By Yuki Tatsumi
On December 16, 2022, Japan released three key strategic and defense planning documents that changed its postwar security policy considerably.
With new commitments to nearly double defense spending and acquire counterstrike capabilities, Japan is stepping out of its decades-old approach to national security policy, particularly in defense policy. The defense policy has shifted from a postwar baseline of possessing just enough defensive capability to prevent a power vacuum from emerging in East Asia to one that aims to respond to specific threats.
Taken together, the revised National Security Strategy, National Defense Strategy, and Defense Buildup Plan embody the considerable evolution of Japan’s threat perceptions in the last decade and its impact on national security policymaking. Given the security environment in Northeast Asia and the broader Indo-Pacific region, the policy trendline that was set in these documents likely will continue at least for the next decade as Japan works to overcome formidable challenges and actualize its goals.
A Turn for the Worse
Japan embarked on its policy revision as it perceived that the regional security environment had taken a turn for the worse. The biggest driving force is the emergence of China as an economic behemoth and an increasingly aggressive military power that does not hesitate to flex its muscle. China began to outspend Japan on defense in the mid-2000s, and the gap between their military budgets has been widening ever since. Based on the defense budget that was unveiled at the Chinese People’s Congress meeting in March 2023, Beijing in fiscal year 2023 plans to spend approximately $224.8 billion, which is 4.5 times larger than Japan’s defense spending in the same year.1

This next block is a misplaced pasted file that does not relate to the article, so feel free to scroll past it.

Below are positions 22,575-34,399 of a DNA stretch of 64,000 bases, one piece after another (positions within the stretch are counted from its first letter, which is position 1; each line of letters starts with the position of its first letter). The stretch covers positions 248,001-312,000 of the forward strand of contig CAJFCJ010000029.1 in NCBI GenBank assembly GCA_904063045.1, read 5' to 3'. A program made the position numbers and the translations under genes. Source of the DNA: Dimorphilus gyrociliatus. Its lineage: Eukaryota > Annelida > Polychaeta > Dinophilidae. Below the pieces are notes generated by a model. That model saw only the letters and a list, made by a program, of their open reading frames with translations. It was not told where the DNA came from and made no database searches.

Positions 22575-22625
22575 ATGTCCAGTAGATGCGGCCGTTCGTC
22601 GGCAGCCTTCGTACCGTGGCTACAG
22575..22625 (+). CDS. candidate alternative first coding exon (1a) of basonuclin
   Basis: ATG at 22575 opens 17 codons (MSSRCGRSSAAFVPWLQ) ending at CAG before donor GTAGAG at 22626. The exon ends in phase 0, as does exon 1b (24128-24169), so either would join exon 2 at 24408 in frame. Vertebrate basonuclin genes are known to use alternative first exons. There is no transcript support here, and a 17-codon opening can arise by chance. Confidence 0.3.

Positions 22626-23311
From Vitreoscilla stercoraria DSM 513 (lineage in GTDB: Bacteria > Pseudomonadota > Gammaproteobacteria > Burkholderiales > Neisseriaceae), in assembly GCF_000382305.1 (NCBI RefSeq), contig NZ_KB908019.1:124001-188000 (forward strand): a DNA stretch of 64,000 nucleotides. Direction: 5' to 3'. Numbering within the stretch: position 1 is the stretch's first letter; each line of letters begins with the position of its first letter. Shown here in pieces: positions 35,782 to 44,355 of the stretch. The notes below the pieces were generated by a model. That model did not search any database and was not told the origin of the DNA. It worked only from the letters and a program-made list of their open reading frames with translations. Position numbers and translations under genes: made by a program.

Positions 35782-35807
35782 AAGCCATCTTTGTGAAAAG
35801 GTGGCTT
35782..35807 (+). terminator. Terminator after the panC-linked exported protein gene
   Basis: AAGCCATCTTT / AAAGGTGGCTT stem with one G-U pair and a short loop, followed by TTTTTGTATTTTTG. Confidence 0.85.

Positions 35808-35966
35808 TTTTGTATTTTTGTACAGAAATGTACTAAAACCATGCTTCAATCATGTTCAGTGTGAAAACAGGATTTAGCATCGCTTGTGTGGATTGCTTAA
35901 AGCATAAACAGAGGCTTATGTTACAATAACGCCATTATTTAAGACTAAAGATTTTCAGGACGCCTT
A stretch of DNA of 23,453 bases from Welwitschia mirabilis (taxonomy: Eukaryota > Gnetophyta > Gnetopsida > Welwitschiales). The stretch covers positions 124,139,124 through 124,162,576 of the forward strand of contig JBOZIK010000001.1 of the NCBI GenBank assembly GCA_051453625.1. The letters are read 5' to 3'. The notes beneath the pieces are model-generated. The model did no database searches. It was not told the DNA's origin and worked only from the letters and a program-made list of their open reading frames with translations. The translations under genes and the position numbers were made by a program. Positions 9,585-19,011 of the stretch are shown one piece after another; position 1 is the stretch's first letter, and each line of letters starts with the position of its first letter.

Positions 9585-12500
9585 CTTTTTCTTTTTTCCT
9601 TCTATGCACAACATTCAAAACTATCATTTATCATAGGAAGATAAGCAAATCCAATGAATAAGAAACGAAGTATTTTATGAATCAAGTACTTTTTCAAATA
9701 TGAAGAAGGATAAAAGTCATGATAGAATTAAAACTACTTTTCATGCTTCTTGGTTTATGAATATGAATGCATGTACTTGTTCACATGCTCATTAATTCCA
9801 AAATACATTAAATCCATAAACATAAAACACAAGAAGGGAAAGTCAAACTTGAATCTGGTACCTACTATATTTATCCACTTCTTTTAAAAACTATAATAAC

Also affecting Japan’s threat perception is the extension of China’s increasingly aggressive behavior beyond Japan’s immediate vicinity into the South China Sea. In Northeast Asia, this has been demonstrated by the greater frequency of Chinese military aircraft entering Japanese airspace and the heightened activity of Chinese coast guard, military, and other governmental vessels in the East China Sea. Beijing’s increasingly robust approach toward Taipei also has worsened Tokyo’s concerns. Tensions ramped up particularly after U.S. House Speaker Nancy Pelosi visited Taiwan in August 2022 and China conducted a military drill in the Taiwan Strait.
A renewed intensification of North Korean missile provocations further added to Japanese security concerns. In 2022 alone, North Korea conducted 37 missile tests, firing more than 90 missiles. Of these missiles, 66 were ballistic missiles; and one test involved the firing in October of the Hwasong-12 intermediate-range ballistic missile, which triggered the J-ALERT, Japan’s nationwide missile warning system, for the first time in five years. North Korea exhibited intercontinental ballistic missiles and the operating units for its nuclear weapons in a military parade in February 2023. Two months later, it test-fired another ballistic missile that again triggered the J-ALERT warning system.
Russia’s full-scale invasion of Ukraine in February 2022 only deepened Japan’s concern for its security environment. It marked the first time in modern postwar history that a permanent member of the UN Security Council launched a war against another UN member state and served as a rude awakening for Japan, injecting policymakers in Tokyo with a cold dose of reality as they deliberated Japan’s options for its response. In particular, the Ukrainians’ clear and unambiguous will to defend their country and the international community’s collective backing for Ukraine reminded Japan that if its own territorial integrity comes under attack, it must demonstrate a similar credible will to defend itself in order to gain international support.
More importantly, Japan realized that it needs to develop the means to defend itself effectively from external aggression. Russia’s failure to secure an immediate victory over Ukraine, due in large part to weak supply lines and logistical capabilities, heightened Japan’s concern about the lack of investments in its own logistical capacity and, even more acutely, in the resiliency of the Japan Self-Defense Force.
Finally, the Russian-Ukrainian war exposed a reality in the international system, namely that the UN Security Council is limited in its ability to enable collective action when one of its permanent members is a party to the conflict. The inability of the United Nations to collectively respond to the Russian invasion of Ukraine was a fresh reminder of the importance of universal norms and principles, such as the rule of law. It also encouraged Japan to double down on its advocacy for UN reform, particularly reform of the Security Council.